Gratian would move from the shadows to the brilliant and shadowless light of day only in the fourteenth century when Dante put him in Paradiso Canto 10, 97-103:

Questi che m’è a destra più vicino, frate e maestro fummi, ed esso Alberto è di Cologna, e io Thomas d’Aquino.

Quell'altro fiammeggiare esce del riso di Grazian, che l'uno e l'altro foro aiutò sì che piace in paradiso.

Those who are to my right were my brother and master, Albert from Cologne and I Thomas Aquinas.

That other person with the light shining from his smile, is Gratian, whose contributions to the secular and the ecclesiastical courts has pleased Paradise.[79]

[1] “Gratian Slept Here:  The Changing Identity of the Father of the Study of Canon Law,”  Traditio 35 (1979) 145-172 at 145.  Noonan also wrote a very insightful essay about Causa 29 in which Gratian introduced the principle “error of person,”  a concept that is still an important norm in canonical marriage law (Codex iuris canonici c.1097 § 1), see ‘The Catholic Law School—A.D.1150’, The Catholic University Law Review, 47 (1998): 1189–1205.

[2] Ibid. 172.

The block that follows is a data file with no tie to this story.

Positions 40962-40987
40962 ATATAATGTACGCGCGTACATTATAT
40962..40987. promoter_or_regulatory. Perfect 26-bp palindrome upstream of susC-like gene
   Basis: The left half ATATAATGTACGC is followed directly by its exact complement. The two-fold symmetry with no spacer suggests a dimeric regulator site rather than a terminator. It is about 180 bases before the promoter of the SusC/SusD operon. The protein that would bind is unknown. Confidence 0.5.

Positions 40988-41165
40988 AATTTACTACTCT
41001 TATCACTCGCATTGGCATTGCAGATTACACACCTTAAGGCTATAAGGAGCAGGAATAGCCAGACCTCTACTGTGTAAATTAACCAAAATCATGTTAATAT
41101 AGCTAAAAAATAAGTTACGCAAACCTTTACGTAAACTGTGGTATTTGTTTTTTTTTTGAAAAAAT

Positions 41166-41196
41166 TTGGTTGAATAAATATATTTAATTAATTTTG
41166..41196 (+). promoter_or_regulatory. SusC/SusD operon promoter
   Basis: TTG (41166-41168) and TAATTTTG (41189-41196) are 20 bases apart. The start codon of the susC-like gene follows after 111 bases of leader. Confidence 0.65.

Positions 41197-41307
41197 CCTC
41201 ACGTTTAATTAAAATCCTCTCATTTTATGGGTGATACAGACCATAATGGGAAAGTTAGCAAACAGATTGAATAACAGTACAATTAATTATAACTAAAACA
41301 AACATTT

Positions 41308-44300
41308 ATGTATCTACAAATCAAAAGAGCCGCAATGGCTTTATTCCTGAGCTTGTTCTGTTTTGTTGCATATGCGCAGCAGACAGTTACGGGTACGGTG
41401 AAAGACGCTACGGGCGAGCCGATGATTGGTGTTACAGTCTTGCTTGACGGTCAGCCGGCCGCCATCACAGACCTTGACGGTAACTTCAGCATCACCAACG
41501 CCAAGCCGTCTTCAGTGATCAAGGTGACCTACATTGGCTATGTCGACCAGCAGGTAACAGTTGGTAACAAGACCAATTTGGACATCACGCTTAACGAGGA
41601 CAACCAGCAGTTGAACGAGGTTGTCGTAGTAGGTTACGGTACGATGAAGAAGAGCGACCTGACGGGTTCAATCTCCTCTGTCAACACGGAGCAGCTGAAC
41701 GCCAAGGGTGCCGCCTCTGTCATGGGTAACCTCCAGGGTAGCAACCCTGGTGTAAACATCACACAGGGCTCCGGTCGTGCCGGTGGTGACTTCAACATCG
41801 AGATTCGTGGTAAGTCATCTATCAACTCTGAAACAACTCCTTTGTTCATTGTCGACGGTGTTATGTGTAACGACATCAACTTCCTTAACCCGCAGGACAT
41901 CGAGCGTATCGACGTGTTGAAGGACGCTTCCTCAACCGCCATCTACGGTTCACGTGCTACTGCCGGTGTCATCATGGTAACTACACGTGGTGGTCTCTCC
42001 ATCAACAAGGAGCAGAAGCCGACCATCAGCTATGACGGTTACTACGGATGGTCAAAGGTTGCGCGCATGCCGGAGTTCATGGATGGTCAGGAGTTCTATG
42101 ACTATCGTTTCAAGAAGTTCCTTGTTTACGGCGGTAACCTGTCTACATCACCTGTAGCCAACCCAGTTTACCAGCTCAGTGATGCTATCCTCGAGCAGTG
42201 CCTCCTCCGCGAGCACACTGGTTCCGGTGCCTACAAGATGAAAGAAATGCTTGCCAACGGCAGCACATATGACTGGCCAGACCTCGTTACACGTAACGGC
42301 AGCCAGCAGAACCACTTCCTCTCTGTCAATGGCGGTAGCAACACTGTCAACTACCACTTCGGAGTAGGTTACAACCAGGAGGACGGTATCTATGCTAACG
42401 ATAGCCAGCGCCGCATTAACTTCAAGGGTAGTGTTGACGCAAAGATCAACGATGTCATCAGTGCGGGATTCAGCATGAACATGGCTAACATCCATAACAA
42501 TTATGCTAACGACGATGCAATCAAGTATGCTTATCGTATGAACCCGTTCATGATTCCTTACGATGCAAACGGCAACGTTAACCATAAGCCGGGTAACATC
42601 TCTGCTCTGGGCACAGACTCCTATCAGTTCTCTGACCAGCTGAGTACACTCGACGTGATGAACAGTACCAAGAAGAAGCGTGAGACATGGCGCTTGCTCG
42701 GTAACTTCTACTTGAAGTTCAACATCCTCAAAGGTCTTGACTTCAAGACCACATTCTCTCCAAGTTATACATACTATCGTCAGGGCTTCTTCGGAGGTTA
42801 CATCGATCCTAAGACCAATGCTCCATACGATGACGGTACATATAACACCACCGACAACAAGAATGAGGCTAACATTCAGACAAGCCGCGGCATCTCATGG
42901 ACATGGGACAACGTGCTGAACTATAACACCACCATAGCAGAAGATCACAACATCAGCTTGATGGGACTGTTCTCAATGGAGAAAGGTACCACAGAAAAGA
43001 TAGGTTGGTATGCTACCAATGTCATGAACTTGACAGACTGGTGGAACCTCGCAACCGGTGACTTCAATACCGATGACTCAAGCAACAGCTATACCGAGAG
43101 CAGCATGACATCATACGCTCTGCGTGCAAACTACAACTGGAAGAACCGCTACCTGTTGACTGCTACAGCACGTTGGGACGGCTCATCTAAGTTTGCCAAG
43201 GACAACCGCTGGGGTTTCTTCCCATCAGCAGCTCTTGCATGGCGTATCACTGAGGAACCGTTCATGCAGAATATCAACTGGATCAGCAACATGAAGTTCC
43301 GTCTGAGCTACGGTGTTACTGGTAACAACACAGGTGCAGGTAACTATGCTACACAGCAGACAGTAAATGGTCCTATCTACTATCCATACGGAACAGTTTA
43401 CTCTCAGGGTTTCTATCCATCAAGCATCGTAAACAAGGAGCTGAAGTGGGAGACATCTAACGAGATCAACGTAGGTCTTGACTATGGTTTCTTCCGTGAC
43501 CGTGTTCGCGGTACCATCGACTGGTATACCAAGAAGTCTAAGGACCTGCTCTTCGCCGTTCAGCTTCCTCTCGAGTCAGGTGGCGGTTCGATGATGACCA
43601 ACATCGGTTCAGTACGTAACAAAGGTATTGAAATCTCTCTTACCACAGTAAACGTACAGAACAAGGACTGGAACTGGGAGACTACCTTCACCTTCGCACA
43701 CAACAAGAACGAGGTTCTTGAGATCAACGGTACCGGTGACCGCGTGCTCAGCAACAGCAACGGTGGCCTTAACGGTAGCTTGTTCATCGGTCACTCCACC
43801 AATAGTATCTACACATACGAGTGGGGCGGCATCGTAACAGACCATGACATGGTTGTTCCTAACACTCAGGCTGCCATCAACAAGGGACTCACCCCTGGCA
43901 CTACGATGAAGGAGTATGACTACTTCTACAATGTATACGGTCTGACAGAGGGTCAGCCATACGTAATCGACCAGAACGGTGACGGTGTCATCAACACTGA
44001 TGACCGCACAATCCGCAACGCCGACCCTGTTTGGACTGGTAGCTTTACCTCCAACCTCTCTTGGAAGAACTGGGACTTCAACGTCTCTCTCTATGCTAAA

[3] Anders Winroth, The Making of Gratian’s Decretum (Cambridge Studies in Medieval Life and Thought, Fourth Series 49; Cambridge: Cambridge University Press, 2000). See Melodie H. Eichbauer, “Gratian’s Decretum and the Changing Historiographical Landscape,”  History Compass 11/12 (2013): 1111–1125 for the most recent  discussion of the historiographic problems discussed in the recent literature with a rich bibliography..  The most recent biography of Gratian is Orazio Condorelli, “Graziano,” Dizionario dei giuristi italiani (XII-XX secolo), edd. Italo Birocchi, Ennio Cortese, Antonello Mattone, Marco Nicola Miletti  (2 vols.; Bologna: Mulino, 2013) 1.1058-1061.

[4] Peter Landau, “Gratian and the Decretum Gratiani,”  The History of Canon Law in the Classical Period, 1140‑1234, edd. Wilfried Hartmann and Ken Pennington (Washington, D.C.: Catholic University Press, 2008) 47-48.

[5] Anders Winroth, “The Teaching of Law in the Twelfth Century,”  Law and Learning in the Middle Ages: Proceedings of the Second Carlsberg Academy Conference on Medieval Legal History 2005, edd. Helle Vogt and Mia Münster-Swendsen (Copenhagen: DJØF Publishing, 2006), 41-62 has argued that the teaching of Roman and canon law did not begin until the 1130s.  I have presented evidence that Roman law cited in court cases and was taught much earlier, probably as early as the traditional dates for the beginnings of the law school in Bologna, ca. 1075-1100; see Pennington, “The ‘Big Bang’: Roman Law in the Early Twelfth-Century,” Rivista internazionale di diritto comune 18 (2007) 43-70,  my essays The Beginning of Roman Law Jurisprudence and Teaching in the Twelfth Century:  The Authenticae, “ Rivista internazionale di diritto comune 22 (2012) 35-53 and “Roman Law at the Papal Curia in the Early Twelfth Century, “ Canon Law,  Religion, and Politics: Liber Amicorum Robert Somerville, edd. Uta-Renate Blumenthal, Anders Winroth, and Peter Landau (Washington, DC: The Catholic University Press of America, 2012) 233-252.